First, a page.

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A History of the Canals in and around Birmingham: 1770s

Work started in March, mainly with Samuel Simcock and Robert Whitworth in charge. Brindley was involved in the construction of six canals at the time and just could not do the day-to-day supervision.

A year later the shareholders were urging the company to "execute the locks and bridges with all possible dispatch, without regard to any extra expense ... necessary for that purpose" As a result the ten mile section from the Wednesbury coal mines and Paradise Street was working from 6 November 1769.

Within a year the wholesale price of coal had fallen from 16 shillings (80p) per ton to 4 shillings (20p) per ton.

The completion of the intended Birmingham terminus at Newhall took another two years (for less than a mile of canal!). Eventually Newhall was used for all goods except coal.

Progress finishing the canal slowed down once trade had started and money was being made by the company. In 1770, the Staffs and Worcs canal tried to get the Courts to compel the Birmingham company to complete the canal. In the end, after attempts to get Bills through Parliament agreement was reached. The Birmingham company would pay the cost of the Staffs and Worcs completing the canal from their end.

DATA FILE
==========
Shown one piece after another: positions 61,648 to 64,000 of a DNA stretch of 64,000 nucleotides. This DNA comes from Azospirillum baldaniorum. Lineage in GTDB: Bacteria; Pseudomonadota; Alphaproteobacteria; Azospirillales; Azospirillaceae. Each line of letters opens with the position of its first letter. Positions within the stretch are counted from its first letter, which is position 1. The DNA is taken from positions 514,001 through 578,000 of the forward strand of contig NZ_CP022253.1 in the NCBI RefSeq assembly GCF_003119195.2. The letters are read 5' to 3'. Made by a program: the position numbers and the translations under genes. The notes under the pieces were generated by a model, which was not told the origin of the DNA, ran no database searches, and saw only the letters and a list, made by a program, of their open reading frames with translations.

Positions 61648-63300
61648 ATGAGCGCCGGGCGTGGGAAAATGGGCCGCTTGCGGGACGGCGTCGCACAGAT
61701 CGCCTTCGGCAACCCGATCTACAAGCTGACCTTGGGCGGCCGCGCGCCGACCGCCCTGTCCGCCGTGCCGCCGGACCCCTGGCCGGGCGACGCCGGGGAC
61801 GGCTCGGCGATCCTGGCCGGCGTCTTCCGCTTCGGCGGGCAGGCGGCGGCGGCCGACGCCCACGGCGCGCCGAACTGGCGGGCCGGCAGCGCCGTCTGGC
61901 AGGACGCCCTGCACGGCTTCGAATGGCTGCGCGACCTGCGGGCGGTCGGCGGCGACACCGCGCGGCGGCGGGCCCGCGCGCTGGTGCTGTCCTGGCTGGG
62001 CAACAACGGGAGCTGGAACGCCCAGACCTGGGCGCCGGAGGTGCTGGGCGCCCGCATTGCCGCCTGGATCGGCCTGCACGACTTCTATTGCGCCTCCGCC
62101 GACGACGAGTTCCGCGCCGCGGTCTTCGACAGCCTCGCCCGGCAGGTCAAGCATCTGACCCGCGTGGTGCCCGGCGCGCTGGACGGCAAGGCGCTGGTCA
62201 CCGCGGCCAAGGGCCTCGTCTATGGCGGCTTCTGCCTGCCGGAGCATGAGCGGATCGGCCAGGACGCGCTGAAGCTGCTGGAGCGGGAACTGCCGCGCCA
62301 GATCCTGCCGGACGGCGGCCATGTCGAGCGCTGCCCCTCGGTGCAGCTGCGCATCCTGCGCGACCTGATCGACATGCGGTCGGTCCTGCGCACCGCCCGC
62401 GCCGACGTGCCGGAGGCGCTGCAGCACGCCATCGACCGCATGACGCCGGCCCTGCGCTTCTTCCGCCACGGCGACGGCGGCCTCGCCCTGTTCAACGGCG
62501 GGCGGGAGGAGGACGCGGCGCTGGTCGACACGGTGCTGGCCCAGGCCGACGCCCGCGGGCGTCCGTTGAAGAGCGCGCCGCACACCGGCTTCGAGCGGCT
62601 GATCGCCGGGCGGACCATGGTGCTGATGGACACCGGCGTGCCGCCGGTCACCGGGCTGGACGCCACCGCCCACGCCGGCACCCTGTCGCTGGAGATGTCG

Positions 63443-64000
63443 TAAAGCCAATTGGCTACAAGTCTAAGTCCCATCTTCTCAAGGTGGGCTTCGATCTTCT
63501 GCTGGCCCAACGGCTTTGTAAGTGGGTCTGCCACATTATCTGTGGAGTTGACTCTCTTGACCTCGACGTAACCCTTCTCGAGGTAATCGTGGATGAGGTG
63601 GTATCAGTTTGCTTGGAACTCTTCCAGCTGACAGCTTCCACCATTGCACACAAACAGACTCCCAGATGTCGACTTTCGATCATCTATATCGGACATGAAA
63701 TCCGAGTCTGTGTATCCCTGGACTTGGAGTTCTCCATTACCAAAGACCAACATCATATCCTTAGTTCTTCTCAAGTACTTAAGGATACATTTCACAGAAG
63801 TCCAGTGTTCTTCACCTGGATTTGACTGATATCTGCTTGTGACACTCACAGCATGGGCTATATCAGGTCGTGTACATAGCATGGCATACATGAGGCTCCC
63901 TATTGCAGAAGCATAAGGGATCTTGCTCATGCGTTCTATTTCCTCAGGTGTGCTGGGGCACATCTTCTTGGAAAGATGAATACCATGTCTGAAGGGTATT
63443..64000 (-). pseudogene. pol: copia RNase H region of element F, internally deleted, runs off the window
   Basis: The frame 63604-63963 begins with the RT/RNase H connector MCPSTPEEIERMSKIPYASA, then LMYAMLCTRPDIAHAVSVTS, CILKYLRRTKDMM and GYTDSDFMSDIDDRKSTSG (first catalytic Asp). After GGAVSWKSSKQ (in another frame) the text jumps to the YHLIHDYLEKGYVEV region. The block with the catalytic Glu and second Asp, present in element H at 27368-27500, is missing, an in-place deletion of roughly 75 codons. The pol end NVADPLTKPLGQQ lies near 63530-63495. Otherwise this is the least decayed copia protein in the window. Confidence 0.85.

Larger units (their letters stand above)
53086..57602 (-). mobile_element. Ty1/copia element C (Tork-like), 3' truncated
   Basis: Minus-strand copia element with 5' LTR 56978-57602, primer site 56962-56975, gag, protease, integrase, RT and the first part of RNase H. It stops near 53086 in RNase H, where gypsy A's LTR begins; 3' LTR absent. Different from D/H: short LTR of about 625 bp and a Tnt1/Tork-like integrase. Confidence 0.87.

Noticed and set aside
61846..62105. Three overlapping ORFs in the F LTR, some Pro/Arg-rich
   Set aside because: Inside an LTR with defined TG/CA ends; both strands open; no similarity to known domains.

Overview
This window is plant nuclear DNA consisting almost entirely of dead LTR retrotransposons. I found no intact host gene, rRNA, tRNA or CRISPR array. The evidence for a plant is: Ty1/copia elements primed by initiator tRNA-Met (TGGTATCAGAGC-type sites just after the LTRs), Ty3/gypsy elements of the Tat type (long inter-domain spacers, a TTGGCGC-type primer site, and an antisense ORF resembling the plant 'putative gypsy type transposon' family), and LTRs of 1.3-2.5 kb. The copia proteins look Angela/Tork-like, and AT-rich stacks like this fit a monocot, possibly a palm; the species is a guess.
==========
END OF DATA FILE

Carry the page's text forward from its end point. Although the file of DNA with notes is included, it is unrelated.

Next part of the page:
The connecting flight of 20 locks (later 21)at Wolverhampton was completed in September 1772. The Main canal was 23 miles long and the branch to Wednesbury 4.5miles.

Right from the start the Birmingham Canal made money. It ran its own boats and traded in competition with private companies who it charged tonnage tolls. The canal itself took a rather indirect route. Its winding line was the result of Brindleys attempts to follow the contours and avoid having to use too many locks. The Company was criticised as a more direct route would have reduced the tolls it charged . . . Canals in the 1780s